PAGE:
Southeastern Section–56th Annual Meeting (29–30 March 2007)

Paper No. 19
Presentation Time: 3:20 PM


THIELER, E. Robert, Coastal and Marine Geology Program, U.S. Geological Survey, Woods Hole Science Center, 384 Woods Hole Road, Woods Hole, MA 02543 and ASHTON, Andrew, Geology and Geophysics, Woods Hole Oceanographic Institution, MS 22, Woods Hole, MA 02543,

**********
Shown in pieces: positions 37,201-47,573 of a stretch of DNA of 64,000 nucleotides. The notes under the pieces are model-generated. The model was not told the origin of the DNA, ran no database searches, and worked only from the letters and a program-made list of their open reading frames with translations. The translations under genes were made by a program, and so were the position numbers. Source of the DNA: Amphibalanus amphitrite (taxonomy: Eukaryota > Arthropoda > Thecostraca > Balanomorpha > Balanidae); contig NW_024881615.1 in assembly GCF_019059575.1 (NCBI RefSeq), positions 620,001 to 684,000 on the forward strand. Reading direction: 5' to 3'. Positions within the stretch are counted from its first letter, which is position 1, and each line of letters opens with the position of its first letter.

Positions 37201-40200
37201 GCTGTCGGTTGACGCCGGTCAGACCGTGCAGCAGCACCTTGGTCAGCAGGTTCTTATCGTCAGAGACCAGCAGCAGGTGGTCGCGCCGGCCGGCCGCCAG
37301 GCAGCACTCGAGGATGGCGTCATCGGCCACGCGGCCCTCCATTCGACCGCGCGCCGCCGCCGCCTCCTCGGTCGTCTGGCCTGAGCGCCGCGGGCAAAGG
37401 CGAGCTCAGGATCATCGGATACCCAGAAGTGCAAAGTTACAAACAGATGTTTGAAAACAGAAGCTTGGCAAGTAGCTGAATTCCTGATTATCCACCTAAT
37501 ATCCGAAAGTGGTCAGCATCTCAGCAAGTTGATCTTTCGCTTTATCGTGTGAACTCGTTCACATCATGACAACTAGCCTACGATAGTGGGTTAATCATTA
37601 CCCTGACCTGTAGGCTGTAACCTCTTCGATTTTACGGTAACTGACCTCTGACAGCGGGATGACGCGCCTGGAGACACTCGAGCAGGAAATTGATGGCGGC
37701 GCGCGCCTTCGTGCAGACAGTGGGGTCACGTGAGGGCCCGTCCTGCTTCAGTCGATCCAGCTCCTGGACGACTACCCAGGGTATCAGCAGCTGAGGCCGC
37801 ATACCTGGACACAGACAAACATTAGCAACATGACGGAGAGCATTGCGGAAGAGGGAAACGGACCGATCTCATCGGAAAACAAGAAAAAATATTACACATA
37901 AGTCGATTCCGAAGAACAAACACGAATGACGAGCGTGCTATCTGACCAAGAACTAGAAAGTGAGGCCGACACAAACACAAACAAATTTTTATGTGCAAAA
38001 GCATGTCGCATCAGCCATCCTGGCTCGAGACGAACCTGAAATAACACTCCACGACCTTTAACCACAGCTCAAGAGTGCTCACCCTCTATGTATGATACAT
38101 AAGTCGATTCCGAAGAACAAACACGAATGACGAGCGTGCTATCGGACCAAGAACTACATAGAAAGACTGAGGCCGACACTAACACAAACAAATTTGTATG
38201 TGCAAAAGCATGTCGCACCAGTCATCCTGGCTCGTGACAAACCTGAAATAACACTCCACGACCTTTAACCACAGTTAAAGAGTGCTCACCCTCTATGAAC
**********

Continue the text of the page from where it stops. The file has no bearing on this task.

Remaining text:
The origin and evolution of the Carolina Capes (Hatteras, Lookout, Fear, and Romain) have been discussed and debated for decades. The formation of these capes has been attributed to Gulf Stream eddies, location of rivers, antecedent geology, and self-organization due to high-wave-angle instabilities in alongshore sediment transport, among other mechanisms. It is generally agreed that at least these four capes have existed through much or all of the Holocene transgression. Geologic and morphologic data suggest that another cuspate foreland may have existed on the continental shelf between Cape Hatteras and Cape Lookout. A group of 5-8 lobate, en echelon bedforms, similar to the distal lobes of the modern cape-associated shoals, are present on the mid- and outer-shelf about 20 km offshore of Ocracoke Inlet in 25-33 m water depth. The bedforms are up to 5 m high, spaced several hundred meters apart, and the crests extend along the shelf for 12-20 km. The suggested cape would likely have formed during the early Holocene transgression of the shelf. It is possible that fluvio-deltaic sediments from the Tar/Pamlico/Neuse drainage may have set the stage for the initial development of this cape, similar to the mechanism proposed by Hoyt and Henry (1971). Available sea-level data suggest that this shelf sector was not flooded until after ~11,000 cal yr BP. Numerical modeling provides insight into the spatial and temporal scale of cape evolution in this setting, suggesting that the high-wave-angle instability in shoreline shape may be responsible for cape formation and evolution, including the subsequent capture of the suggested cape. Seismic, lithologic, and chronologic data from the continental shelf and modern barrier system, coupled with the model results, suggest the cape was probably captured in the mid-Holocene as the shoreline evolved into its present four-cape configuration.